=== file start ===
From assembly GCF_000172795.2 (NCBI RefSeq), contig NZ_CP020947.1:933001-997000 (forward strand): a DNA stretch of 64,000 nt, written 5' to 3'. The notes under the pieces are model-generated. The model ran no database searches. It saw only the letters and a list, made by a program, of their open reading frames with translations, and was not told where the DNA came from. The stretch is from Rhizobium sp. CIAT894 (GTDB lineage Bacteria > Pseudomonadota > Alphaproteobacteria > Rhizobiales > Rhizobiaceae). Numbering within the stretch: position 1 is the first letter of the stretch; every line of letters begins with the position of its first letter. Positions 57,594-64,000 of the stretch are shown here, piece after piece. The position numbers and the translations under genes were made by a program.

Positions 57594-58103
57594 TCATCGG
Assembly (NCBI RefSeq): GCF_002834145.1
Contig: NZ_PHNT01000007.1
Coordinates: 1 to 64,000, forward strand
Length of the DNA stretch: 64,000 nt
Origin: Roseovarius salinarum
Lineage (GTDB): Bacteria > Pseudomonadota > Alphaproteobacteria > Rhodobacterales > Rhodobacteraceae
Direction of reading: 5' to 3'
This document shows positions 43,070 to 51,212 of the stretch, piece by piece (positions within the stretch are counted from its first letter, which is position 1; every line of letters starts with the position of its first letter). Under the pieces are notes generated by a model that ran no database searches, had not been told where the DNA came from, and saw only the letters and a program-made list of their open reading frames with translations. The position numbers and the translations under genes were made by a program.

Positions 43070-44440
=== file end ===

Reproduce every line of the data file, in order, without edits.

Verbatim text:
From assembly GCF_000172795.2 (NCBI RefSeq), contig NZ_CP020947.1:933001-997000 (forward strand): a DNA stretch of 64,000 nt, written 5' to 3'. The notes under the pieces are model-generated. The model ran no database searches. It saw only the letters and a list, made by a program, of their open reading frames with translations, and was not told where the DNA came from. The stretch is from Rhizobium sp. CIAT894 (GTDB lineage Bacteria > Pseudomonadota > Alphaproteobacteria > Rhizobiales > Rhizobiaceae). Numbering within the stretch: position 1 is the first letter of the stretch; every line of letters begins with the position of its first letter. Positions 57,594-64,000 of the stretch are shown here, piece after piece. The position numbers and the translations under genes were made by a program.

Positions 57594-58103
57594 TCATCGG
Assembly (NCBI RefSeq): GCF_002834145.1
Contig: NZ_PHNT01000007.1
Coordinates: 1 to 64,000, forward strand
Length of the DNA stretch: 64,000 nt
Origin: Roseovarius salinarum
Lineage (GTDB): Bacteria > Pseudomonadota > Alphaproteobacteria > Rhodobacterales > Rhodobacteraceae
Direction of reading: 5' to 3'
This document shows positions 43,070 to 51,212 of the stretch, piece by piece (positions within the stretch are counted from its first letter, which is position 1; every line of letters starts with the position of its first letter). Under the pieces are notes generated by a model that ran no database searches, had not been told where the DNA came from, and saw only the letters and a program-made list of their open reading frames with translations. The position numbers and the translations under genes were made by a program.

Positions 43070-44440